Why are INI files deprecated in favor of the registry?
Welcome, Slashdot readers. Remember, this Web site is for entertainment purposes only. Why are INI files deprecated in favor of the registry? There were many problems with INI files.
- INI files don’t support Unicode. Even though there are Unicode functions of the private profile functions, they end up just writing ANSI text to the INI file. (There is a wacked out way you can create a Unicode INI file, but you have to step outside the API in order to do it.) This wasn’t an issue in 16-bit Windows since 16-bit Windows didn’t support Unicode either!
- INI file security is not granular enough. Since it’s just a file, any permissions you set are at the file level, not the key level. You can’t say, “Anybody can modify this section, but that section can be modified only by administrators.” This wasn’t an issue in 16-bit Windows since 16-bit Windows didn’t do security.
- Multiple writers to an INI file can result in data loss. Consider two threads that are trying to update an INI file. If they are running simultaneously, you can get this:
Thread 1 Thread 2 Read INI file Read INI file Write INI file + X Write INI file + Y
Notice that thread 2’s update to the INI file accidentally deleted the change made by thread 1. This wasn’t a problem in 16-bit Windows since 16-bit Windows was co-operatively multi-tasked. As long as you didn’t yield the CPU between the read and the write, you were safe because nobody else could run until you yielded.
- INI files can suffer a denial of service. A program can open an INI file in exclusive mode and lock out everybody else. This is bad if the INI file was being used to hold security information, since it prevents anybody from seeing what those security settings are. This was also a problem in 16-bit Windows, but since there was no security in 16-bit Windows, a program that wanted to launch a denial of service attack on an INI file could just delete it!
- INI files contain only strings. If you wanted to store binary data, you had to encode it somehow as a string.
- Parsing an INI file is comparatively slow. Each time you read or write a value in an INI file, the file has to be loaded into memory and parsed. If you write three strings to an INI file, that INI file got loaded and parsed three times and got written out to disk three times. In 16-bit Windows, three consecutive INI file operations would result in only one parse and one write, because the operating system was co-operatively multi-tasked. When you accessed an INI file, it was parsed into memory and cached. The cache was flushed when you finally yielded CPU to another process.
- Many programs open INI files and read them directly. This means that the INI file format is locked and cannot be extended. Even if you wanted to add security to INI files, you can’t. What’s more, many programs that parsed INI files were buggy, so in practice you couldn’t store a string longer than about 70 characters in an INI file or you’d cause some other program to crash.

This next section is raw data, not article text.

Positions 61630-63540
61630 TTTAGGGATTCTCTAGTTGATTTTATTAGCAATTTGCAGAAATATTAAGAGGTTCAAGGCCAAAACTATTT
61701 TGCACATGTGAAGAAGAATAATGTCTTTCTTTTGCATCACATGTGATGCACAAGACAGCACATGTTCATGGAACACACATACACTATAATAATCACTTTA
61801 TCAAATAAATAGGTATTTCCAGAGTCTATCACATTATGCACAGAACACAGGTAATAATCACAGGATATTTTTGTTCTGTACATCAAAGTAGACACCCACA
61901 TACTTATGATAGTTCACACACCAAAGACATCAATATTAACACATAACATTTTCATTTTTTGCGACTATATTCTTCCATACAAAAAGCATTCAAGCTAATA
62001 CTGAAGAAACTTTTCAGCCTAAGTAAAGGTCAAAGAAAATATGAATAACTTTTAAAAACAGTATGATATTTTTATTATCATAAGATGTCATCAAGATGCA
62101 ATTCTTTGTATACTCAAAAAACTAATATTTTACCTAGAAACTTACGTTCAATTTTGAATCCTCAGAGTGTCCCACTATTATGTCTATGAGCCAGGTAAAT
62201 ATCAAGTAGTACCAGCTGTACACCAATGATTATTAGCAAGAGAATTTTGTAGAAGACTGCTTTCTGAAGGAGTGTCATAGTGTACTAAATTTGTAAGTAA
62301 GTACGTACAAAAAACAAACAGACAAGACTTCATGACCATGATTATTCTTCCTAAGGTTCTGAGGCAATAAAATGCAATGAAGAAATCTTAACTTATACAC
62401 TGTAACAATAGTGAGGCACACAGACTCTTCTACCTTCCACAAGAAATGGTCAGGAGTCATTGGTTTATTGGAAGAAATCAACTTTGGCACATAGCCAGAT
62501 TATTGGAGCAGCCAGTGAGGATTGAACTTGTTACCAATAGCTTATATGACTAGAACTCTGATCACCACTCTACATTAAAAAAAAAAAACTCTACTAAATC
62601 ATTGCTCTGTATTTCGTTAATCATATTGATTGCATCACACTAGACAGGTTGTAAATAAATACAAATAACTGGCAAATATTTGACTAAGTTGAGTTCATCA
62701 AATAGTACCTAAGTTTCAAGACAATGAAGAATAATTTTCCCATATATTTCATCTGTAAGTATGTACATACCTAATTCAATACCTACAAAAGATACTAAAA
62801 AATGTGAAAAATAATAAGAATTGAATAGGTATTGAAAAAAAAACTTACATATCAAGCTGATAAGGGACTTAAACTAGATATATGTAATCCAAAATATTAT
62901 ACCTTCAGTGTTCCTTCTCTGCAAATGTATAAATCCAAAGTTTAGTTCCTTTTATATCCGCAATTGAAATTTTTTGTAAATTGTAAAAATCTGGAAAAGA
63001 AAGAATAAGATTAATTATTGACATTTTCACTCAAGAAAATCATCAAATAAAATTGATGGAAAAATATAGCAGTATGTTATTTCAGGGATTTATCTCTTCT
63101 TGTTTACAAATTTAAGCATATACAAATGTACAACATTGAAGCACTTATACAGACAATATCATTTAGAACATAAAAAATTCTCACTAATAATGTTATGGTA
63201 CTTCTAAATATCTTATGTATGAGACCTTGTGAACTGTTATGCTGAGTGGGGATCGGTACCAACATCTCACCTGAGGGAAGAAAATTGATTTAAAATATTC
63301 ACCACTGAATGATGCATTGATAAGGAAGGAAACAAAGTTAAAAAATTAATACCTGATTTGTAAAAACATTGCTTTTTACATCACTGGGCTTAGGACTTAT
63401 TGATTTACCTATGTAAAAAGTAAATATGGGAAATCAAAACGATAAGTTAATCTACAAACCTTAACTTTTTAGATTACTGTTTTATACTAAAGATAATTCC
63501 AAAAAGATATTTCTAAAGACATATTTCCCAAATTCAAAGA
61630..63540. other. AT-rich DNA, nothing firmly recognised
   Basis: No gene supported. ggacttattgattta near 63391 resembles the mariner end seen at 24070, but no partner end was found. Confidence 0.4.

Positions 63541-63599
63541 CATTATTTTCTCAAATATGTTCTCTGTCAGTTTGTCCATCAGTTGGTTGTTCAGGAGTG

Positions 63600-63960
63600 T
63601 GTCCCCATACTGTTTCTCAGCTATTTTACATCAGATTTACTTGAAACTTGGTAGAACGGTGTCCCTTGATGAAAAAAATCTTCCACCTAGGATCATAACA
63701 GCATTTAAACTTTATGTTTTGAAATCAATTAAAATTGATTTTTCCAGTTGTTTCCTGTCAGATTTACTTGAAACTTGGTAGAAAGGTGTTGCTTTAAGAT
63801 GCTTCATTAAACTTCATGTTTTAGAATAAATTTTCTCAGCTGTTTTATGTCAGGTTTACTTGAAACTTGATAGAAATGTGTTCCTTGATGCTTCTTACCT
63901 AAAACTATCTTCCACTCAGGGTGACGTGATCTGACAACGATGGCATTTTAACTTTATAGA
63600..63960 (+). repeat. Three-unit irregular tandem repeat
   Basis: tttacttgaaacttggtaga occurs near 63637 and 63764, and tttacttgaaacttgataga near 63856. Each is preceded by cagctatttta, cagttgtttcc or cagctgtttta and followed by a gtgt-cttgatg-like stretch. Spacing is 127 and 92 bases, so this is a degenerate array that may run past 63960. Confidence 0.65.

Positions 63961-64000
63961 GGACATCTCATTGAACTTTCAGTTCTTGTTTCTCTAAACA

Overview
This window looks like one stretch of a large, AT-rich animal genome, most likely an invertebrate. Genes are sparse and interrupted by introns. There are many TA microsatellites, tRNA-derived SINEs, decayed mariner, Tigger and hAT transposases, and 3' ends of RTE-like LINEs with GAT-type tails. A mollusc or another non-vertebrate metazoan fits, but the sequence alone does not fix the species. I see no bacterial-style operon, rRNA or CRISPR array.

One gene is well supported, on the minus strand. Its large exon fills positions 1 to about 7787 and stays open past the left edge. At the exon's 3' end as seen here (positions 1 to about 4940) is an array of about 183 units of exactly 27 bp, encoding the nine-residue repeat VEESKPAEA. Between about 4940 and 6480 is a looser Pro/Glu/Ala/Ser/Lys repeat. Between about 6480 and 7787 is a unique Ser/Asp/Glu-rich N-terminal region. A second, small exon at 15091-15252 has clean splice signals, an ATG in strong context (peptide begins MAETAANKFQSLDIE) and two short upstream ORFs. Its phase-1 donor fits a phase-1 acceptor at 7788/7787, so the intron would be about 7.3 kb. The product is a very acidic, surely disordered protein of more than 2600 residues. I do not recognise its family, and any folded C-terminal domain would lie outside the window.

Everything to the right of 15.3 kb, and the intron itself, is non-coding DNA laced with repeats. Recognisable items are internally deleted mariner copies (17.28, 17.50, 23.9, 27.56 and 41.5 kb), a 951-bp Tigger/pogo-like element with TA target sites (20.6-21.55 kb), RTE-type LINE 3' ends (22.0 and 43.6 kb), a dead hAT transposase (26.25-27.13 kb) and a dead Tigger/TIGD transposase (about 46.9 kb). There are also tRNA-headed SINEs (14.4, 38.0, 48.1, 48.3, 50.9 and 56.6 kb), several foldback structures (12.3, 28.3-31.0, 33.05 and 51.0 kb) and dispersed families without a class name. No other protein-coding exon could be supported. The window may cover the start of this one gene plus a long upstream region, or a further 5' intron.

- INI files are limited to 32KB in size.
- The default location for INI files was the Windows directory! This definitely was bad for Windows NT since only administrators have write permission there.
- INI files contain only two levels of structure. An INI file consists of sections, and each section consists of strings. You can’t put sections inside other sections.
- [Added 9am] Central administration of INI files is difficult. Since they can be anywhere in the system, a network administrator can’t write a script that asks, “Is everybody using the latest version of Firefox?” They also can’t deploy scripts that say “Set everybody’s Firefox settings to XYZ and deny write access so they can’t change them.”
The registry tried to address these concerns. You might argue whether these were valid concerns to begin with, but the Windows NT folks sure thought they were.
Commenter TC notes that the pendulum has swung back to text configuration files, but this time, they’re XML. This reopens many of the problems that INI files had, but you have the major advantage that nobody writes to XML configuration files; they only read from them. XML configuration files are not used to store user settings; they just contain information about the program itself. Let’s look at those issues again.
- XML files support Unicode.
- XML file security is not granular enough. But since the XML configuration file is read-only, the primary objection is sidestepped. (But if you want only administrators to have permission to read specific parts of the XML, then you’re in trouble.)
- Since XML configuration files are read-only, you don’t have to worry about multiple writers.
- XML configuration files files can suffer a denial of service. You can still open them exclusively and lock out other processes.
- XML files contain only strings. If you want to store binary data, you have to encode it somehow.
- Parsing an XML file is comparatively slow. But since they’re read-only, you can safely cache the parsed result, so you only need to parse once.
- Programs parse XML files manually, but the XML format is already locked, so you couldn’t extend it anyway even if you wanted to. Hopefully, those programs use a standard-conforming XML parser instead of rolling their own, but I wouldn’t be surprised if people wrote their own custom XML parser that chokes on, say, processing instructions or strings longer than 70 characters.
- XML files do not have a size limit.
- XML files do not have a default location.
- XML files have complex structure. Elements can contain other elements.
XML manages to sidestep many of the problems that INI files have, but only if you promise only to read from them (and only if everybody agrees to use a standard-conforming parser), and if you don’t require security granularity beyond the file level. Once you write to them, then a lot of the INI file problems return.